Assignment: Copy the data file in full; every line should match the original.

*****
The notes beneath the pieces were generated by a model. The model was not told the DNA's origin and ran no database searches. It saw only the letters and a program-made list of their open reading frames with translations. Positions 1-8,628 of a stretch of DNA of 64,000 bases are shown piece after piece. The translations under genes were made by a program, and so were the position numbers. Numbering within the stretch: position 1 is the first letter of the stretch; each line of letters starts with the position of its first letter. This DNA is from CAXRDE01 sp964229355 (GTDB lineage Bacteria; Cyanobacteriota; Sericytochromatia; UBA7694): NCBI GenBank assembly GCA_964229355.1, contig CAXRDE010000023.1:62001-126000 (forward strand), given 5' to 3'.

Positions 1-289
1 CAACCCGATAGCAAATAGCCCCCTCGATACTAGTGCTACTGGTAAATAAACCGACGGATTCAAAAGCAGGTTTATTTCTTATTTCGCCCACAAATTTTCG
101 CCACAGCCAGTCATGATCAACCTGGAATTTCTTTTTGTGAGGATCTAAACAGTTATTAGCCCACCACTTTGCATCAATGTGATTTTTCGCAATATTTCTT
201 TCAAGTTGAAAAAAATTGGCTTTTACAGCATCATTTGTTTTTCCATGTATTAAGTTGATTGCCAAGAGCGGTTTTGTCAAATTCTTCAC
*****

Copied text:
The notes beneath the pieces were generated by a model. The model was not told the DNA's origin and ran no database searches. It saw only the letters and a program-made list of their open reading frames with translations. Positions 1-8,628 of a stretch of DNA of 64,000 bases are shown piece after piece. The translations under genes were made by a program, and so were the position numbers. Numbering within the stretch: position 1 is the first letter of the stretch; each line of letters starts with the position of its first letter. This DNA is from CAXRDE01 sp964229355 (GTDB lineage Bacteria; Cyanobacteriota; Sericytochromatia; UBA7694): NCBI GenBank assembly GCA_964229355.1, contig CAXRDE010000023.1:62001-126000 (forward strand), given 5' to 3'.

Positions 1-289
1 CAACCCGATAGCAAATAGCCCCCTCGATACTAGTGCTACTGGTAAATAAACCGACGGATTCAAAAGCAGGTTTATTTCTTATTTCGCCCACAAATTTTCG
101 CCACAGCCAGTCATGATCAACCTGGAATTTCTTTTTGTGAGGATCTAAACAGTTATTAGCCCACCACTTTGCATCAATGTGATTTTTCGCAATATTTCTT
201 TCAAGTTGAAAAAAATTGGCTTTTACAGCATCATTTGTTTTTCCATGTATTAAGTTGATTGCCAAGAGCGGTTTTGTCAAATTCTTCAC